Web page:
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Uruzgan was de “Vijfde Politionele Actie” van Nederland in Azië. ‘Politionele Actie’ een Hollands eufemisme om het werkelijke imperiale streven van de inzet van Nederlandse troepen te verhullen: Pogingen eerst om het koloniale rijk in Den Oost te behouden: de Indonesische eilanden en Nieuw Guinea. “Politionele acties” 1 en 2 van 1947 tot 1949 op Java en Sumatra met inzet van vrijwilligers later ook dienstplichtigen; nummer 3 was de koude anti-comunistische Korea Oorlog 1950-1953 met uitzending van soldatenvrijwilligers; nummer 4 Nieuw Guinea 1959-1961 waarbij dienstplichtigen gedwongen werden deel te nemen in een krampachtige poging dit strategisch gelegen mineraalrijke eilandsdeel voor het Koninkrijk der Nederlanden te behouden. Laatste in dit rijtje is het eveneens grondstofrijke Afghanistan met inzet van beroepssoldaten, de VIJFDE NEDERLANDSE POLITIONELE ACTIE IN AZIë, die in NAVO-jargon ‘Task Force Uruzgan‘ genoemd wordt.

Traditiegetrouw wordt iedere beëindiging van zulk een typische Hollandse ‘politionele actie’ met stille trom gevierd en rest enkel nog de nazorg van de familieleden van de omgekomen Nederlandse militairen en de getraumatiseerde soldaten die het overleefd hebben. Zij kunnen – hier ten lande-  op meer begrip rekenen, dan de even getraumatiseerde achterblijvende Afghanen. Jammer genoeg moeten de laatsten bij hun eventuele reisplannen, om-er-even-uit-te-zijn, rekening houden met deze, op de website van de Partij Voor de Vrijheid te vinden, reisbeperking: “Invoering quotum asielzoekers van maximaal 5.000 per jaar, opvang in eigen regio.”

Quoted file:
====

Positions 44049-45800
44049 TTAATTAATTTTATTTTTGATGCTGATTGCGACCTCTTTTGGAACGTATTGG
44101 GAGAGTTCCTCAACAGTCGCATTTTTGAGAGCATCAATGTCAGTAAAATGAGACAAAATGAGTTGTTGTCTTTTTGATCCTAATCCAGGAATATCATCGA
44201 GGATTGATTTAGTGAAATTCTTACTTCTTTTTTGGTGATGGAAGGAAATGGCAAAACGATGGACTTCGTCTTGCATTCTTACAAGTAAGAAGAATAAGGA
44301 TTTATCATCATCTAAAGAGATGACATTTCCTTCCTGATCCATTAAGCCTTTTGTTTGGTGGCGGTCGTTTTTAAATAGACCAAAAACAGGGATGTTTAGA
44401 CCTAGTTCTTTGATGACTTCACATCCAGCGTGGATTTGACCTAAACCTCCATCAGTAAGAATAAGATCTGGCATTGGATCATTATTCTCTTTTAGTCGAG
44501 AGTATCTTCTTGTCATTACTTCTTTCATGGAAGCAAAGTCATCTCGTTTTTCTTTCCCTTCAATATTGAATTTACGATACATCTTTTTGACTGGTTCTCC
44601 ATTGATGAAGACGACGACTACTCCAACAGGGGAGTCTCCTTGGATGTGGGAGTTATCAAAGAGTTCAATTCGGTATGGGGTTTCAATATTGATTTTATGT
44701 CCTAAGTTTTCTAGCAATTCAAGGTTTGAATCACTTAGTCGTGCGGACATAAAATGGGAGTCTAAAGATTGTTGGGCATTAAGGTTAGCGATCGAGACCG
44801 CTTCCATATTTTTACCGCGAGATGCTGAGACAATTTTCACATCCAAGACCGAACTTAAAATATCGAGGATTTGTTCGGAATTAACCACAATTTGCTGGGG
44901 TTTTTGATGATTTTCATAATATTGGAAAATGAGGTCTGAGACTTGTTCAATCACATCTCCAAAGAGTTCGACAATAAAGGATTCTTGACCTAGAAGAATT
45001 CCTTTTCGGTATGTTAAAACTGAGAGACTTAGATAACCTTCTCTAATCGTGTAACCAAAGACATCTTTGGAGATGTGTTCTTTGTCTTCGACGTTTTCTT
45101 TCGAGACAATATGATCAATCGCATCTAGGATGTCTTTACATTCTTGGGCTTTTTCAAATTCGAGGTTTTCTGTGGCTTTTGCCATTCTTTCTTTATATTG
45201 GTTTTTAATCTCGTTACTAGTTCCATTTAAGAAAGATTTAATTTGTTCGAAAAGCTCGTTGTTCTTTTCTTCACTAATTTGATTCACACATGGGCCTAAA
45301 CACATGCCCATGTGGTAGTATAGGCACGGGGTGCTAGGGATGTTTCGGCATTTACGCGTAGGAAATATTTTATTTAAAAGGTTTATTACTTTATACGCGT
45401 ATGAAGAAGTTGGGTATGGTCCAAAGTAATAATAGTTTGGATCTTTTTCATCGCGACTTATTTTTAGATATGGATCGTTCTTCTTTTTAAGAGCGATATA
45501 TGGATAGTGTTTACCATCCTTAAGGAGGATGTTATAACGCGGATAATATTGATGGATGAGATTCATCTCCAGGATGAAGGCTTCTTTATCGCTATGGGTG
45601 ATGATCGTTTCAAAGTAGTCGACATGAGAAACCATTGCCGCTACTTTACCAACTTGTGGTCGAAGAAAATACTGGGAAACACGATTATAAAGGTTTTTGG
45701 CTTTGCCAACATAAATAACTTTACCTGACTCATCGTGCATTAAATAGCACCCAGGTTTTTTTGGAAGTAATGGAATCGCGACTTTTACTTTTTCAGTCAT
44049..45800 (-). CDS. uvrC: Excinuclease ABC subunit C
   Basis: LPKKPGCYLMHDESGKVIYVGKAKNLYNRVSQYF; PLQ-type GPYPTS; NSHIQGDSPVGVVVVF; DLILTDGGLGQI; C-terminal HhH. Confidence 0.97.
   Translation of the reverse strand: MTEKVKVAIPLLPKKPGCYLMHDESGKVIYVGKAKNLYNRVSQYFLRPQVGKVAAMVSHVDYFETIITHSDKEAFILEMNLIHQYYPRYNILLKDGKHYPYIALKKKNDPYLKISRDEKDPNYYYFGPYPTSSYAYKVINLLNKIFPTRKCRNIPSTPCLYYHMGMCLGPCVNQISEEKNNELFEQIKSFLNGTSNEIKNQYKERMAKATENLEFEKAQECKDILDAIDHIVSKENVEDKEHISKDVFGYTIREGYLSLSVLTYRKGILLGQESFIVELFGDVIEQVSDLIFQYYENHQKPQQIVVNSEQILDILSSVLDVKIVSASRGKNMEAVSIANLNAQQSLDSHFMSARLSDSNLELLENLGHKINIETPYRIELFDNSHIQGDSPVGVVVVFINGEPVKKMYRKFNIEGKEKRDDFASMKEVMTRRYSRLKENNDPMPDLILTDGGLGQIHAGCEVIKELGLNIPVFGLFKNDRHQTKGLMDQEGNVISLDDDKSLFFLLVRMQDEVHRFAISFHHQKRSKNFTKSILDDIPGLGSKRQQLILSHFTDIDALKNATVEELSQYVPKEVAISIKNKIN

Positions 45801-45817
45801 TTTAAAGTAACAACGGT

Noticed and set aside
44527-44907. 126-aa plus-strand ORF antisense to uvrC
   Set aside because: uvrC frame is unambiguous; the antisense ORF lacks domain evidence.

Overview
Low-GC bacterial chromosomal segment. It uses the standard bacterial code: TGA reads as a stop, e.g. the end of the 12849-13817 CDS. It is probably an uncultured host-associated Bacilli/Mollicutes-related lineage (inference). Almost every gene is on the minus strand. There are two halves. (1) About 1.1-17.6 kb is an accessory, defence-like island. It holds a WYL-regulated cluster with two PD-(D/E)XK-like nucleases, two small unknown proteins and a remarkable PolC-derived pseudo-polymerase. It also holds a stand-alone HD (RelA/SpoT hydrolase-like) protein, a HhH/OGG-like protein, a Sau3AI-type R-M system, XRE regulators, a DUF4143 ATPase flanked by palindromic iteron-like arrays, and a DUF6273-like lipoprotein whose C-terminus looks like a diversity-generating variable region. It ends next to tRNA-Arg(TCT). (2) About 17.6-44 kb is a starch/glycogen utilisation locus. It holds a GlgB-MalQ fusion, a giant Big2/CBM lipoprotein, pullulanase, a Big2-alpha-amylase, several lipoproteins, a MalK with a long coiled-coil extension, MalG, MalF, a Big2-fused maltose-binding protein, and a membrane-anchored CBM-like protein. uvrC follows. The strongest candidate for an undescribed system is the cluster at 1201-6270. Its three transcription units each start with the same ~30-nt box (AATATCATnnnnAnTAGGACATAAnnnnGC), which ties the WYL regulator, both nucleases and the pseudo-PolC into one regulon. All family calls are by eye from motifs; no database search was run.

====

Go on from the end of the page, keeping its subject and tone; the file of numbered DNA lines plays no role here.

Deze recente cartoon is - heel verrassend - op de officiële Nederlandse geschiedenis canon web site te vinden die anders weinig uitblinkt in het kritisch weergeven van het Hollands koloniaal verleden. In mijn hoofd zie ik vrijwel dezelfde prent met twee Hollandse dienders tegen een bergachtige achtergrond, één van de mannen op het bankje heeft een Afghaanse muts en de rechtse bromsnor zegt: "... zitten we een beetje de Taliban te spelen soms?." Klik cartoon om het canon-venster te zien....

Het wachten is nu op de lange en vertraagde  nasleep met details en cijfers over het totale aantal doden en andere slachtoffers van deze “vredesmissie” – ongeacht of zij nu het stempel Taliban of niet opgedrukt gekregen hebben. Nu de ingebedde journalisten met ander werk uitgescheept gaan worden, zal met het verloop van de tijd het nog verzwegene alsnog gaan spreken. Weer “een venster in de nationale geschiedenis canon” erbij waarvan het gordijn nog opgeschoven moet worden.